Classes suffer when children are not properly rested, reports Adi Bloom
Lack of proper sleep can lead pupils to misbehave, underachieve, become hyperactive, or develop learning difficulties.
And as one third of children do not sleep properly, this creates obvious problems in class.
Now paediatricians from Imperial College in London have launched a series of workshops to show teachers how to spot sleeping problems among their pupils, and how they can help ensure that their pupils sleep long enough and well enough at night.
Sleep is an active, rather than a passive, process: the brain uses sleeping time to consolidate knowledge and memories. An experiment conducted on baby canaries found that they learnt their mother's song more quickly when they were allowed to sleep after being exposed to the tune.
To ensure that this process works effectively, it is recommended that children between the ages of 3 and 6 sleep between 11 and 13 hours every night. However, the average night's sleep for children at this age is 10.4 hours, and almost one-third sleep fewer than 10 hours.
Kati Hajibagheri, academic paediatric registrar at Imperial, has produced a review of the research into sleep. "If children are sleep-deprived on a regular basis, it interferes with the processing of knowledge acquired during the day. And that has an impact on development and learning," she said.
Even when children do sleep long enough at night, their slumbers are rarely deep or uninterrupted. Many take too long to fall asleep; others snore or wake up during the night. Thirty-four per cent of all children experience at least one of these problems.
As a result, many of them suffer from the effects of poor sleep. The most obvious of these is daytime tiredness. But other effects are more subtle.
Research shows that when they have not rested properly, children suffer from attention deficit. They become hyperactive, requiring constant stimulation in order to stay awake. Such children often resort to any measure in order to keep themselves stimulated and active, including indulging in acts of gratuitous aggression.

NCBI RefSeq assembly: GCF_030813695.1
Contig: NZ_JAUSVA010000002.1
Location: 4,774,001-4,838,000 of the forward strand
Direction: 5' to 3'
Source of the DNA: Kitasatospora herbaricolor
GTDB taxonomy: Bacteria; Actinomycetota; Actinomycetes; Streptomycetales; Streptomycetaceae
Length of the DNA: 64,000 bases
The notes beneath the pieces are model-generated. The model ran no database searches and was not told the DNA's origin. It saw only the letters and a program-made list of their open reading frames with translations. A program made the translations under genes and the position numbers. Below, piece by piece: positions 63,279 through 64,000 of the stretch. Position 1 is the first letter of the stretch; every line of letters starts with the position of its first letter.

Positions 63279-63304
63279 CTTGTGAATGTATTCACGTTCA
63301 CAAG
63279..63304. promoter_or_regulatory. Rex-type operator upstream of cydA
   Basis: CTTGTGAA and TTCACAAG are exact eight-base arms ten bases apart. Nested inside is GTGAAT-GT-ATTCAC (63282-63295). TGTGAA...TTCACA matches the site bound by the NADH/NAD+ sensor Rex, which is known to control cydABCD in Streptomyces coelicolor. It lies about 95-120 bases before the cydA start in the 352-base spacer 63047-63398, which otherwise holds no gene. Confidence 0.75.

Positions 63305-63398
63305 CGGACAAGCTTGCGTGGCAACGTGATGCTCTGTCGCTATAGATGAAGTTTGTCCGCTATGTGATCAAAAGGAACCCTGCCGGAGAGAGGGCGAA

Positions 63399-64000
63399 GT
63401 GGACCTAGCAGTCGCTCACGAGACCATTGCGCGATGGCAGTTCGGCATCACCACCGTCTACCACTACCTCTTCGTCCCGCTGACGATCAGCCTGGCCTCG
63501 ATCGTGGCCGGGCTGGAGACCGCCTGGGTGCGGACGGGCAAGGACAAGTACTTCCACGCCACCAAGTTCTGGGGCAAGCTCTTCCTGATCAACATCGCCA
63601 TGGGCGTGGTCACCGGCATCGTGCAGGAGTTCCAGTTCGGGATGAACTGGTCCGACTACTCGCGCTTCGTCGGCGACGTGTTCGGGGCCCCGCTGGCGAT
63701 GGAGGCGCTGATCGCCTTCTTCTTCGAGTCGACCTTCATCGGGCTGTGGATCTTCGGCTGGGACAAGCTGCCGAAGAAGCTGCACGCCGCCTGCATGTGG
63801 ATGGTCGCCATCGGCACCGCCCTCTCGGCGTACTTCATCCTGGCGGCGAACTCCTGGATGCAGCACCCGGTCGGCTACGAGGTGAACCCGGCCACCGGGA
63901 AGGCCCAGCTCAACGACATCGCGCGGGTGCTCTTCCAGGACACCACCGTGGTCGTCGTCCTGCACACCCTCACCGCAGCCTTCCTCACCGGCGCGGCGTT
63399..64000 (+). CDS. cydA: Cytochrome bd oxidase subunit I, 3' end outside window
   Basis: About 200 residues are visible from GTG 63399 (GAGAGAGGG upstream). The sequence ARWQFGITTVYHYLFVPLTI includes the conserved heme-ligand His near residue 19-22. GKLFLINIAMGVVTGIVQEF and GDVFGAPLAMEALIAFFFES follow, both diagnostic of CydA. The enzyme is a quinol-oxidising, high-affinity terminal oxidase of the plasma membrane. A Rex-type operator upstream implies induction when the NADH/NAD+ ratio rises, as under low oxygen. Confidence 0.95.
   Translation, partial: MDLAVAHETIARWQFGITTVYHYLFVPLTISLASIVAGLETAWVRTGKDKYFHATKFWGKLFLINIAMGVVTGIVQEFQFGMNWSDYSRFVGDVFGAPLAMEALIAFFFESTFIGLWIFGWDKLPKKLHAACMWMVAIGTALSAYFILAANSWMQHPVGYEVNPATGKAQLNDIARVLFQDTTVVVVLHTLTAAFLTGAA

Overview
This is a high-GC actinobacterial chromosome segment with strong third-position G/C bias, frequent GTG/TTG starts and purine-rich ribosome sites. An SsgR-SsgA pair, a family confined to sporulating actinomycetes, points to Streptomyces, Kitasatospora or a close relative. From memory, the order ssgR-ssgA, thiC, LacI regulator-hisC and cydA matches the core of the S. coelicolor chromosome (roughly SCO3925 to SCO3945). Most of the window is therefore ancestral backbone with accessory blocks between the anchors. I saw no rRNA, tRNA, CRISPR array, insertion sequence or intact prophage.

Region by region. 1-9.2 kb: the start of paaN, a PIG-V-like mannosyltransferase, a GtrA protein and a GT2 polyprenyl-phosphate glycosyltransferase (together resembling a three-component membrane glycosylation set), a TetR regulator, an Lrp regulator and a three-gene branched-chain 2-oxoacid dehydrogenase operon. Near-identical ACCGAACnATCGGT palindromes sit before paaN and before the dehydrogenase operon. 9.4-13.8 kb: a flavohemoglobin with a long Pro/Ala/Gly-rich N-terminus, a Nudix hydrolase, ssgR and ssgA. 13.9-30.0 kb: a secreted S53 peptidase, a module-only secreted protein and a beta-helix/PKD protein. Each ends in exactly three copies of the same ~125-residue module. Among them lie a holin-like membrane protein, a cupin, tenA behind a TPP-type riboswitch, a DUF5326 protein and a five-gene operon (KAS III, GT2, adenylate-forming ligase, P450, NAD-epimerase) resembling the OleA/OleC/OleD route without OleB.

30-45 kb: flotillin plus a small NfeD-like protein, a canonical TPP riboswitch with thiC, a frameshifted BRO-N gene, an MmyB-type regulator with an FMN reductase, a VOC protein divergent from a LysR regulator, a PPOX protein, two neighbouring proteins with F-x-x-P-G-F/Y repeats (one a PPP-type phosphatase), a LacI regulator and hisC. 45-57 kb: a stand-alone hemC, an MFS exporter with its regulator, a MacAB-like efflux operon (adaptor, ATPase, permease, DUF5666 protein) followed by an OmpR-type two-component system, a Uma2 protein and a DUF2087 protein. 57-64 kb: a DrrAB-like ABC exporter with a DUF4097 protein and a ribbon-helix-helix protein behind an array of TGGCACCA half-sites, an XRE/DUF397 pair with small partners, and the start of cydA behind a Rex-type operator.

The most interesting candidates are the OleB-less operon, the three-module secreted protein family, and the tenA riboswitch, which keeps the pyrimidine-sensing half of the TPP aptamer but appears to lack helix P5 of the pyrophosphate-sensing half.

Lack of sleep can also affect pupils' emotions. They are more likely than their classmates to be anxious, depressed or irritable. They are also easily frustrated and can respond by acting up and by misbehaving.
The impact on children's ability to learn is direct. Apart from finding it difficult to pay attention, under-sleeping pupils struggle to make decisions. Their memory is affected and their ability to think creatively is undermined. Children who have slept for less than 10 hours run a significant risk of injuring themselves during the day.
Dr Hajibagheri says teachers have a vital role in combating such problems. She believes schools ought to run training sessions with parents, providing advice on the most effective bedtime routines.
They should also monitor children's caffeine and sugar intake during school hours: three-quarters of pupils consume caffeine during the day, which has an adverse effect on their sleep patterns.
Dr Hajibagheri also argues that teachers should learn to spot the various signs of sleep deprivation so that they can refer particularly problematic cases to nurses or health visitors.
"I know that teachers have lots of things they need to be looking out for," she said. "And this is yet another one to think about. But it's often forgotten, and it can have a big impact on learning.
"It affects how quickly children learn. It affects how much they learn. And it is such an easy thing to address."
ON THE ALERT
What symptoms to look for to see whether a pupil has a sleep problem:
- frequent yawning;
- daytime sleepiness;
- learning difficulties;
- poor decision-making ability, creativity and memory;
- crankiness, irritability and frustration.
Strategies teachers can adopt
- Monitor children's caffeine and sugar intake - three-quarters of schoolchildren consume caffeine.
- Explain to parents the importance of a consistent bedtime routine and a cool, quiet, dark bedroom.
- Discourage parents from allowing children to have a TV in their bedroom - the light they emit even when switched off, can prevent children from sleeping properly.
- Refer children to local nurses or health visitors.
The extent of sleep problems among children:
- 40 per cent of them experience some form of insomnia.
- 20 per cent snore.
- More than 10 per cent talk in their sleep several times per week.
- 14 per cent of pre-schoolers and 4 per cent of schoolchildren wet the bed several times a week.
- Other children experience nightmares, sleep terrors, and restless-leg syndrome.